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Flowers, Fruits, and Frass

If you have a hydrangea, this is a must read by Travis Cleveland

Hydrangeas are known hosts to several leaf spots, both fungal and bacterial. Oakleaf Hydrangeas, in particular, are known to develop leaf spots caused by the bacterial pathogenXanthomonas campestris.

Bacterial leaf spot on hydrangea overwinters in diseased plant debris. The pathogen moves to developing plant tissues by splashing water from rain or irrigation. Once in contact with the host, the bacteria enter the plant through stomata, other natural openings, and/or plant wounds. Symptoms of infection first appear on lower leaves as water-soaked spots that eventually darken to a reddish-purple color and develop an angular shape. Multiple spots may enlarge, coalesce and cause death to mature leaves. Disease development is favored by warm, wet conditions which allow for increased bacterial production and dissemination. Overhead irrigation and close plantings extend the amount of time leaves remain wet and favor disease development.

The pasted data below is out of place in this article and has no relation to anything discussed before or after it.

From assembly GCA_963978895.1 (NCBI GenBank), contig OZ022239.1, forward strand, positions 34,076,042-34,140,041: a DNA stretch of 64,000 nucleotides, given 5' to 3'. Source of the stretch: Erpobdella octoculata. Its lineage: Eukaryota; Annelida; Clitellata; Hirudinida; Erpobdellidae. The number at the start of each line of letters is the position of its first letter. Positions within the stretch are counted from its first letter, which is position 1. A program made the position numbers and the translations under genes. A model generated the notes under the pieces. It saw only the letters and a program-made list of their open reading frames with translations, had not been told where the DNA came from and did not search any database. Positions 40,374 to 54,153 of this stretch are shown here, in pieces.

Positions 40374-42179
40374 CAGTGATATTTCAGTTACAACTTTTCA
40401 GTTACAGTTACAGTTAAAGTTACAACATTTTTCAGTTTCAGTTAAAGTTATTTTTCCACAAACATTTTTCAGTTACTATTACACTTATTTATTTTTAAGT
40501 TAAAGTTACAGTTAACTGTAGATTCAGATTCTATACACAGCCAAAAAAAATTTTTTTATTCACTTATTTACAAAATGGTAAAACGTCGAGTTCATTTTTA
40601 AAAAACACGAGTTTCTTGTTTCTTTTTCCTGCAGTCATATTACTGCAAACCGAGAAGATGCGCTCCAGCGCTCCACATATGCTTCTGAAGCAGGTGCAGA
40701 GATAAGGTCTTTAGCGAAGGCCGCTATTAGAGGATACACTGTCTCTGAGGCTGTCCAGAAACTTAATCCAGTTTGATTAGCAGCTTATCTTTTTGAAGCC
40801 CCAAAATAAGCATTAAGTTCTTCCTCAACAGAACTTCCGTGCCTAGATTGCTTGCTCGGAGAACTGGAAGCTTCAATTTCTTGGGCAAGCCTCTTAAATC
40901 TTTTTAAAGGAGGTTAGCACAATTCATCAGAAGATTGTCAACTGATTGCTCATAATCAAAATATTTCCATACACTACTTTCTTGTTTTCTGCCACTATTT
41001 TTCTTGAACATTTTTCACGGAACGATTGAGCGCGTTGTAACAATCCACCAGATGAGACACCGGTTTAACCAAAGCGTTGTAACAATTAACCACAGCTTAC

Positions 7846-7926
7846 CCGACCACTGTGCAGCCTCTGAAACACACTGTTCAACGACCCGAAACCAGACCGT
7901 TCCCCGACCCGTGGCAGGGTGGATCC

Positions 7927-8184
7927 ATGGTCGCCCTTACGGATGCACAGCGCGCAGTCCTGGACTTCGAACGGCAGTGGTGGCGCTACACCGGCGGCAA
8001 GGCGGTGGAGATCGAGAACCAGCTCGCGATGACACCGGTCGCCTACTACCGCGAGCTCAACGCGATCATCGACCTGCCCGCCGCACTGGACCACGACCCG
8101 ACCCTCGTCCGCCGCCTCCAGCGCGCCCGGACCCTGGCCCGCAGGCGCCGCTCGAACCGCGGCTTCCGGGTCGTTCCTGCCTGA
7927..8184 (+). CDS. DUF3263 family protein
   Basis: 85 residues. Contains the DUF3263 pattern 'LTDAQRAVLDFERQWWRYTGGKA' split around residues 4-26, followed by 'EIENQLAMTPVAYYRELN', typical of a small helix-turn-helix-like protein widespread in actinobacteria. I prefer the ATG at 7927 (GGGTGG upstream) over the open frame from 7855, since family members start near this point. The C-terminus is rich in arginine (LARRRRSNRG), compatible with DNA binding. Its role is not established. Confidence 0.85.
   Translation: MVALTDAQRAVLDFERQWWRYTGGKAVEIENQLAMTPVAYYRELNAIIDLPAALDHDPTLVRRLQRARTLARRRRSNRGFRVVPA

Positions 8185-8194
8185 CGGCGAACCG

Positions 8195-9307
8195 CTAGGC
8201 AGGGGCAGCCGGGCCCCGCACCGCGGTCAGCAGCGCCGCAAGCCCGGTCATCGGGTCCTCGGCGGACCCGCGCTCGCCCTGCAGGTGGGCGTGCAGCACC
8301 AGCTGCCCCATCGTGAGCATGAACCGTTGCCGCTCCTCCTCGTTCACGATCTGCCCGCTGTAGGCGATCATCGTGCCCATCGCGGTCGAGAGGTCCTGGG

Cultural disease control options should be your first course of action.

  1. Remove diseased debris from the site. Debris harbors the bacteria and provides inoculum for future infections. Infected debris should be burned, buried or discarded. On-site composting is not advised.
  2. Monitor the plants closely during the growing season. Leaves displaying leaf spot symptoms should be removed from the plant and site.
  3. Avoid pruning or working near problematic plants when they are wet. These activities will likely spread the pathogen as well as create wounds and entry points. Disinfecting your pruners between cuts will further help reduce the spread of the pathogen.
  4. Avoid overhead irrigation and wetting the foliage. If unavoidable, irrigate at a time of day that minimizes the duration of leaf wetness. Adequate plant spacing will also help limit the duration of leaf wetness.

Pesticides containing copper sulfate and copper octanoate (copper soap) are broadly labeled for control of leaf spots on ornamentals, but are only marginally effective. They should be applied preventatively or at first sign of disease. Use products containing copper with caution as they may cause phytotoxicity. (Travis Cleveland)